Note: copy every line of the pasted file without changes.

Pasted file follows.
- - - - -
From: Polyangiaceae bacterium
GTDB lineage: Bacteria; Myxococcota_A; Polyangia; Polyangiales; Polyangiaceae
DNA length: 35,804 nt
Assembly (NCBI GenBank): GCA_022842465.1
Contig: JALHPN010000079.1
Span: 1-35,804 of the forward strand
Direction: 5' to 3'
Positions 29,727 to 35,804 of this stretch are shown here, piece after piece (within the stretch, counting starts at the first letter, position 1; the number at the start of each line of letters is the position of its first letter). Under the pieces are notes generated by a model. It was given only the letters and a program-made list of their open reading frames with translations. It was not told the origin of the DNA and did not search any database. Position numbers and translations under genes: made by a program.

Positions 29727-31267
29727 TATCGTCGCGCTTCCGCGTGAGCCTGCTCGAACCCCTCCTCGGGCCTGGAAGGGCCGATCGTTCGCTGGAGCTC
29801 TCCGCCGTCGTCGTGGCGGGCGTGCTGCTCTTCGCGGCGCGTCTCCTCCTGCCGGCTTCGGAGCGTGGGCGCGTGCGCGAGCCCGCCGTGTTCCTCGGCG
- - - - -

From: Polyangiaceae bacterium
GTDB lineage: Bacteria; Myxococcota_A; Polyangia; Polyangiales; Polyangiaceae
DNA length: 35,804 nt
Assembly (NCBI GenBank): GCA_022842465.1
Contig: JALHPN010000079.1
Span: 1-35,804 of the forward strand
Direction: 5' to 3'
Positions 29,727 to 35,804 of this stretch are shown here, piece after piece (within the stretch, counting starts at the first letter, position 1; the number at the start of each line of letters is the position of its first letter). Under the pieces are notes generated by a model. It was given only the letters and a program-made list of their open reading frames with translations. It was not told the origin of the DNA and did not search any database. Position numbers and translations under genes: made by a program.

Positions 29727-31267
29727 TATCGTCGCGCTTCCGCGTGAGCCTGCTCGAACCCCTCCTCGGGCCTGGAAGGGCCGATCGTTCGCTGGAGCTC
29801 TCCGCCGTCGTCGTGGCGGGCGTGCTGCTCTTCGCGGCGCGTCTCCTCCTGCCGGCTTCGGAGCGTGGGCGCGTGCGCGAGCCCGCCGTGTTCCTCGGCG